And here is the next model in that would be warband. 

He was a bit of a struggle to complete if I'm honest. I found getting the face looking reasonable a bit of a tough call. I am still not quite happy with the result but it will do. I am much more satisfied with the way his armour turned out, especially the golden scale mail. Long term readers will know that I have been working on this particular colour and metal in general in recent months. 

I am very pleased with the green material of the chap's cloak/coat however. I like the deep yellowy green I have achieved here and it's closeness to the iconic Bilious Green in colour. I am also quite happy with the dry brushing and blending on the wolf pelt. So big thrills for Noddy all the way round.

What I am not happy with is my warband choice. This is the result of several things. Firstly, Warlord Paul has already got in with both of these models for his warband (he hopes to paint all of the Time Warped wizards for the project) and one thing I hate are multiple examples of the same miniature on the table, unless it is for rank and file. As there are no rank and file models in Mordheim, this is going to pose a problem. Secondly, I hate Kislev. They bore me to death. 

Subsequently, I have chosen to begin again. Afresh. In the hopes of rekindling my enthusiasm for this little project and I have decided to switch from Kislev to skaven. Now the way I see it, I will need to produce four (count 'em) models over November to catch up with the other boys in the team. A model for August, September, October and November itself. 

No mean feat. 

Right, I better get cracking! 

Thursday 27 October 2016

Workbench Woes and Solving the Problem of Mess

My total painted collection in 2013, and this includes everything I painted from 2004 onwards in my pre-Oldhammer days. The ironing board is not a Citadel release.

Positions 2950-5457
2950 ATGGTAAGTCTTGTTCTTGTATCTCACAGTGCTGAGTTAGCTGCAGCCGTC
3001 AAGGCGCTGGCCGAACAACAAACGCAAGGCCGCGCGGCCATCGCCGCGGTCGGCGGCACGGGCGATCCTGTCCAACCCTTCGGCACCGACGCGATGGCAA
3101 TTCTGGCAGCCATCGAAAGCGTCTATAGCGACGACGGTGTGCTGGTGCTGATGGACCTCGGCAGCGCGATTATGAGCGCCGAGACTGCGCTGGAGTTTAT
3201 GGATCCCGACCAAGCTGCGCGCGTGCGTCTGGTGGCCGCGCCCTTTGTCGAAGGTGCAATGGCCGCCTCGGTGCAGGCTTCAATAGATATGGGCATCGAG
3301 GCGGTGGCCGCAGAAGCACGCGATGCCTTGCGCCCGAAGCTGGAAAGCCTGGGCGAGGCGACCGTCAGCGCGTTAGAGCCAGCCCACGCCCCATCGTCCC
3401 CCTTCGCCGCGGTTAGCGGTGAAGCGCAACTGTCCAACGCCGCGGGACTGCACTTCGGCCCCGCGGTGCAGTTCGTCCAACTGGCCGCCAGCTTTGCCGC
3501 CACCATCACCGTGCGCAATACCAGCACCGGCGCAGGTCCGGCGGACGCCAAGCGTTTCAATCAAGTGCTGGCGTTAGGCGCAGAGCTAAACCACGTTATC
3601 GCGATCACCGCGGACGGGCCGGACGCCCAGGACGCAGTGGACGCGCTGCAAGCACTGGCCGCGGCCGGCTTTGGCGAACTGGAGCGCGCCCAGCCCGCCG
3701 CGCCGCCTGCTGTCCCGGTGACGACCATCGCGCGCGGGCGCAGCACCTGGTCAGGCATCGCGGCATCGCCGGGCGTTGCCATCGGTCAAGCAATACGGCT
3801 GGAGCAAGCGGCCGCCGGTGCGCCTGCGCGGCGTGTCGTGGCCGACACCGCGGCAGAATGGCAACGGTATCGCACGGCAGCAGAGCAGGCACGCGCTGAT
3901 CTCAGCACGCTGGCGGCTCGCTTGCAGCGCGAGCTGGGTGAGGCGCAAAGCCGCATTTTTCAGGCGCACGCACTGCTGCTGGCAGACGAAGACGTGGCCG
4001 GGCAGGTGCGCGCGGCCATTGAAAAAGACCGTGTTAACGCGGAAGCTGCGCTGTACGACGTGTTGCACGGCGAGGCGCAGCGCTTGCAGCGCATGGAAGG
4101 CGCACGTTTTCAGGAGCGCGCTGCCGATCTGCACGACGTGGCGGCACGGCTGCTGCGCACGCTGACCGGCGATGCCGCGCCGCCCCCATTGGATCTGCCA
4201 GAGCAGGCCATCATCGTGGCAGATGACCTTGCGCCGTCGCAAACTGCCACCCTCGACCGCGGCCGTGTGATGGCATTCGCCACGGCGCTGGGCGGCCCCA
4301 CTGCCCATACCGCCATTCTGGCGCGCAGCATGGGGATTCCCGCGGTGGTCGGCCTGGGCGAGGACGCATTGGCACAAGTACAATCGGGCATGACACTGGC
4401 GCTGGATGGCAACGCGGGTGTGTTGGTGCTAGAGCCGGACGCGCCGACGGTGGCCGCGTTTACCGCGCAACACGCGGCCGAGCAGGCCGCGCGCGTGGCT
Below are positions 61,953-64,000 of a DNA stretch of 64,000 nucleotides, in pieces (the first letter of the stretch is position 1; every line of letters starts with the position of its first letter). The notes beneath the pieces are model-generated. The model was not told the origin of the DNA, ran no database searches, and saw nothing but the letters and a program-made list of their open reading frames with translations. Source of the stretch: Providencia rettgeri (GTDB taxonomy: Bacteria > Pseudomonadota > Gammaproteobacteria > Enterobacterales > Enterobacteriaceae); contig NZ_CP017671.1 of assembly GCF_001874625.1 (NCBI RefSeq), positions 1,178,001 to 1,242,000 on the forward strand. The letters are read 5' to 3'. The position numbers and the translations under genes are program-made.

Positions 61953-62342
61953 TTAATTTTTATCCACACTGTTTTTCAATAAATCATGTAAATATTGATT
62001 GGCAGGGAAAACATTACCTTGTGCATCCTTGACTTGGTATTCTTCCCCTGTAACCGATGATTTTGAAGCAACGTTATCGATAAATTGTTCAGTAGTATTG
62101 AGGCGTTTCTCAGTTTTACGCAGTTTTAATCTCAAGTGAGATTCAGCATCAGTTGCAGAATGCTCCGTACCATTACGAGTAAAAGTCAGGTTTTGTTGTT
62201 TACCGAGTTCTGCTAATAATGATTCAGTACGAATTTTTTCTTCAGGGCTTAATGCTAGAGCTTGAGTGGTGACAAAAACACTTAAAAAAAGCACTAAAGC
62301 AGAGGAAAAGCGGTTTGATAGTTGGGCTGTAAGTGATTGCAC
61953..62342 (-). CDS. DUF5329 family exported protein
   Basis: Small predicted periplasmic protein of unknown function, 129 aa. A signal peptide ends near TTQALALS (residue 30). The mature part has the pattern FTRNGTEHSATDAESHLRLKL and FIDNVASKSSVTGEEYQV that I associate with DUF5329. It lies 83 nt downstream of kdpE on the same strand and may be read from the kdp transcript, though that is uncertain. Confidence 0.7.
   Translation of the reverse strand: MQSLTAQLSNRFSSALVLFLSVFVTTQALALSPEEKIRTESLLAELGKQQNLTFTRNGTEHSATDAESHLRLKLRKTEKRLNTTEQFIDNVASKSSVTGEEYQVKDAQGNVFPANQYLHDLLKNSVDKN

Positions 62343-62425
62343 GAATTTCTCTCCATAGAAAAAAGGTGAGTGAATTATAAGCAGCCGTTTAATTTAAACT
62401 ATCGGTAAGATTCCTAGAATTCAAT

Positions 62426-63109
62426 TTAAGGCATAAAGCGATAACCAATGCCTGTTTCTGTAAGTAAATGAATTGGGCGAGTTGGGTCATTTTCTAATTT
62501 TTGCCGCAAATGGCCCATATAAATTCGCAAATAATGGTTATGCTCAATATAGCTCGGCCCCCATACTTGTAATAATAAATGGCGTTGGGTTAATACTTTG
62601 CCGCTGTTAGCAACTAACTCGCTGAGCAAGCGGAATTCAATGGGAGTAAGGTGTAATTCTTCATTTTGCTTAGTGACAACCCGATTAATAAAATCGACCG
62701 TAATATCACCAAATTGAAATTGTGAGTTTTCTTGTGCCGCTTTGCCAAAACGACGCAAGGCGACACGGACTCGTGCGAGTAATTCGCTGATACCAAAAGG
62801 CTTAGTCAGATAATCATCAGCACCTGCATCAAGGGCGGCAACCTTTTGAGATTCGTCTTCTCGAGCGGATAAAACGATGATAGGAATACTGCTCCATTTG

Despite Warhammer's reputation for social ineptitude, most Oldhammerers I meet are married career men with a brace of children, a fair sized mortgage and a loving lady at home. All atypical types really, with a strong likelihood of working in the teaching or archaeology professions, though this is by no means a requisite. One common factor that unites us all however is the problem of storage and workspace. 

Those of you with long memories may recall the welsh dresser I seconded to house my painted collection of figures some four years ago. At that time I had zero potential display space and my lovely wife decreed that whatever piece of furniture I employed for the task would need to fit in with the 'look' of our old living room. The dresser was the best solution at the time, but as my collection grew and the layers of dust accumulated I could see that this method was temporary at best, 

As beautiful as the dresser appeared, dust and space were not to be the only threats to my hard painted models. The edge of the dresser was so sharp that it was not unknown for a model to fall from the shelves. I can tell you that the sight of Lady McDeath, fully painted, bouncing off the stained wood and disappearing behind the fish tank is not a pleasant experience, nor one a passionate collector would want to repeat. 

Don't even ask me of the fates of several hand painted shields, either. They having snapped off in these tumbles to be lost forever! 

The next solution to house my ever growing collection was the now ubiquitous IKEA display cabinet. Initially, I thought these to be the perfect resolution to my problem, until I actually constructed the piece and began to use it on a day to day basis. The words insubstantial and flimsy spring to mind when generating adjectives to describe this piece of furniture. Walk past carrying anything heavier than a penny and the whole thing shakes like a chav on his sixth straight can of Red Bull. Despite these obvious flaws, and the fact that one of the glass panels bends rather disturbingly, this cabinet has kept my models safe and dust free for a year or so now. 

Having survived the house move, the IKEA display cabinet now houses most of my painted collection. The writing is on the wall for the piece though in the long run, because my wife doesn't like the way it looks. That old problem with it 'not fitting in with the rest of the decor in the room' raising its tasteful head once again. The parlour in our home was built around 1600, so the ceilings are very low in places (and there isn't a straight edge or flush wall anywhere) and finding a suitable replacement has proved a challenge as everything we have found has been too tall.